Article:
Handmade gifts bridge the generations

MAU students make fidget quilts for local memory care residents

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BENNINGTON — For some local students, this holiday season is a time to practice a skill and give back at the same time.

Sewing group students in the Mosaic program at Mount Anthony Union Middle School made seven fidget quilts, designed to help those with dementia and Alzheimer's disease, and delivered them to the Brookdale Fillmore Pond memory care program on Monday.

About 15 residents of Clare Bridge, the memory care unit, heard from Linda Flederbach, a substitute teacher who participates in the sewing group program, as she described the students' efforts to make the quilts. That work took about three weeks.

11-year-old Nolan Reese described making the quilts as "fun, fun, fun."

He decided what to put on the quilt he made, coming up buttons and key rings.

"There are some things on there that I hope other people can enjoy," said Charles Watson, a seventh-grader at MAUMS, of his quilt. He added two steel hooks to his quilt.

The students held up their quilts for view, and passed them out to the gathered residents.

Around five to seven students participated in the project, but only three could attend to present the quilts, Flederbach said.

The effort is about "bridging the generations," and allowing youth to see the value that seniors hold in the community, said Noreen Gardner, director of marketing and relationship development for At Home Senior Care.

At Home Senior Care organizers led the fidget quilt project effort, choosing Fillmore Pond because they work with the organization frequently.

Gardner said she reached out to Amy Volpi, Mosaic director at MAUMS, and asked her if she would consider such an effort with her students.

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Once the project was set up, the owner of At Home Senior Care, Melissa Morrison, presented the project to the students, "and they took off with it from there," Gardner said.

Fidget quilts are often used for those with Alzheimer's disease or dementia, and have features that can be manipulated, like buttons or velcro. They're small, fitting on a person's lap.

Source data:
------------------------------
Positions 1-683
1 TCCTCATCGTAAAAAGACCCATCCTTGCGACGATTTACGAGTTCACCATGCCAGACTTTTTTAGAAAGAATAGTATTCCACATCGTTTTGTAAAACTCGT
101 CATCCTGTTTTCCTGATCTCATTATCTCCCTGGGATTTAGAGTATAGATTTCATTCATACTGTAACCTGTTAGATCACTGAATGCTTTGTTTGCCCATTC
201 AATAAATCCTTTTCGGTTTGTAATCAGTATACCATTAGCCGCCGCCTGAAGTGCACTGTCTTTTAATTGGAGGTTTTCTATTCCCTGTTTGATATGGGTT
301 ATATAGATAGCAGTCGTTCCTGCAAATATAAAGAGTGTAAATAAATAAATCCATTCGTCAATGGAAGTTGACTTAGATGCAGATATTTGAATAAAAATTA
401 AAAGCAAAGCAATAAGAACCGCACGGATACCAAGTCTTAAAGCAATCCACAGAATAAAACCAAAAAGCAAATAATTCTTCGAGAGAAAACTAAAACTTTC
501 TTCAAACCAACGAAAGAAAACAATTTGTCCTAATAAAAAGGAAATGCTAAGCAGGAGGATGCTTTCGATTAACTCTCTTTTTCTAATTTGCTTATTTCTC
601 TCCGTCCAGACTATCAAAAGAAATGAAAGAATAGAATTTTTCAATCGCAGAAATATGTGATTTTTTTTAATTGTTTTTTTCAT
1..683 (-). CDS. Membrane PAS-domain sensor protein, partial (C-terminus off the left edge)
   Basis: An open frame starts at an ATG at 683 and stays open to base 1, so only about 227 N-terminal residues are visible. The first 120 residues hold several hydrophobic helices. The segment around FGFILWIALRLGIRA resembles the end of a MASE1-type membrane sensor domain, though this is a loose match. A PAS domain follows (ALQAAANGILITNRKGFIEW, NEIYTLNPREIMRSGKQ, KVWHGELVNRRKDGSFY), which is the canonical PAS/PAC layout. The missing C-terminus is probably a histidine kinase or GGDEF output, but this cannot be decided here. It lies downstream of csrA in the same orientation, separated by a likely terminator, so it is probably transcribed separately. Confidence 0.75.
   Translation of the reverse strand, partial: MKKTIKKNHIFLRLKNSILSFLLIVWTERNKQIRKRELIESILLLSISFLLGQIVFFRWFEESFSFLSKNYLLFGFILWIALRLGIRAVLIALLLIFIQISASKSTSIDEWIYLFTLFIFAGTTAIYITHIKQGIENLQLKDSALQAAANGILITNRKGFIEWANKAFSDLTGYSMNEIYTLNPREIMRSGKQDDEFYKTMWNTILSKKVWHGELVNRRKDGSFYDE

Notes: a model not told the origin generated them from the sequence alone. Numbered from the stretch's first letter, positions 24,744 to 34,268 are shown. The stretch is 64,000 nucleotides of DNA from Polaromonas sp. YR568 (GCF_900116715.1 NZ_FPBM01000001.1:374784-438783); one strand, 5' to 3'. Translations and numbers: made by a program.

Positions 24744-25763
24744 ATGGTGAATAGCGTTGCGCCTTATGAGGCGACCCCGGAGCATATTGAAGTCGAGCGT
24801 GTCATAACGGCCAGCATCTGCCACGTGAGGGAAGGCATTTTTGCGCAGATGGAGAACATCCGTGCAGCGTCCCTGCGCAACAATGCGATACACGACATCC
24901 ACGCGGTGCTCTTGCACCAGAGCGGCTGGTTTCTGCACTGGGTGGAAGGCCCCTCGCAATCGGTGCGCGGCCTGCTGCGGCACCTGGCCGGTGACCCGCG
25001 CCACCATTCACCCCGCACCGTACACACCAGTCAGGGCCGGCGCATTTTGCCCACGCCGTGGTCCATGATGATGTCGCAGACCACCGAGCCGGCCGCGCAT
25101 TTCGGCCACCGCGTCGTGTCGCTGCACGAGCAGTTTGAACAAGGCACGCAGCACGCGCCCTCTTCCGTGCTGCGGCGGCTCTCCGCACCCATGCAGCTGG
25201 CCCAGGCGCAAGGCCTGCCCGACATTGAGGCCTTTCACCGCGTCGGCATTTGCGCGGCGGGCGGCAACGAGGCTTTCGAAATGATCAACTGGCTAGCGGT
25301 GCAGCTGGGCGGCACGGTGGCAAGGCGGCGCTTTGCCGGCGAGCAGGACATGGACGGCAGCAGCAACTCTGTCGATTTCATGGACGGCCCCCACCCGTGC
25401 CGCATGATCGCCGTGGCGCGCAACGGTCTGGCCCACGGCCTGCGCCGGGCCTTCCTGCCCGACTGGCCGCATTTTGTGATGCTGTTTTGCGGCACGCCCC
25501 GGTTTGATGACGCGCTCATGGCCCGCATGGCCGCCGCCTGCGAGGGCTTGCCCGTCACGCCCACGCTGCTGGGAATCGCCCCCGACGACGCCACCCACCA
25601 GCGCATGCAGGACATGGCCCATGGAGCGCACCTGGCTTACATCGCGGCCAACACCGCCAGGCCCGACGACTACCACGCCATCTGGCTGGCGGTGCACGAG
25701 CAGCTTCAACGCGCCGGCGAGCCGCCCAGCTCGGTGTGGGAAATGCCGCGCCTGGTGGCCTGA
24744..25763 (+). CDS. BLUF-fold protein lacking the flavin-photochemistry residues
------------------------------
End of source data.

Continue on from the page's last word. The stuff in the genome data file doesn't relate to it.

"Depending on the resident, it could be made specific for them," said Laura Peer, memory care program coordinator at Brookdale Fillmore Pond. "Say it's a male resident that used to be like a locksmith — you could put like a key on there. Basically, different items sewn on a small quilt that residents can fidget with, and keep their mind stimulated."

"With dementia, it's really important to keep their mind active," she said. "And this is just one form to keep their mind stimulated and active and engaged."

Jennifer Hill, sales manager at Brookdale Fillmore Pond, said the quilts are a tool, to be used in times like those between activities.

"There are going to be times in between that where having a quilt, something to fidget with where it can be beneficial," she said. "It's another benefit."

Hill said Gardner spearheaded the project, but the organization is always looking for intergenerational programs.

"As a way to kind of bring the gap of children and seniors together, which is always great," she said.

Brookdale Fillmore Pond has some fidget quilts, and it's always beneficial to have more, Hill said.

"We have 24 residents on our memory care program," she said. "We certainly don't have 24 quilts."

Patricia LeBoeuf can be reached at pleboeuf@benningtonbanner.com, at @BAN_pleboeuf on Twitter and 802-447-7567, ext. 118.


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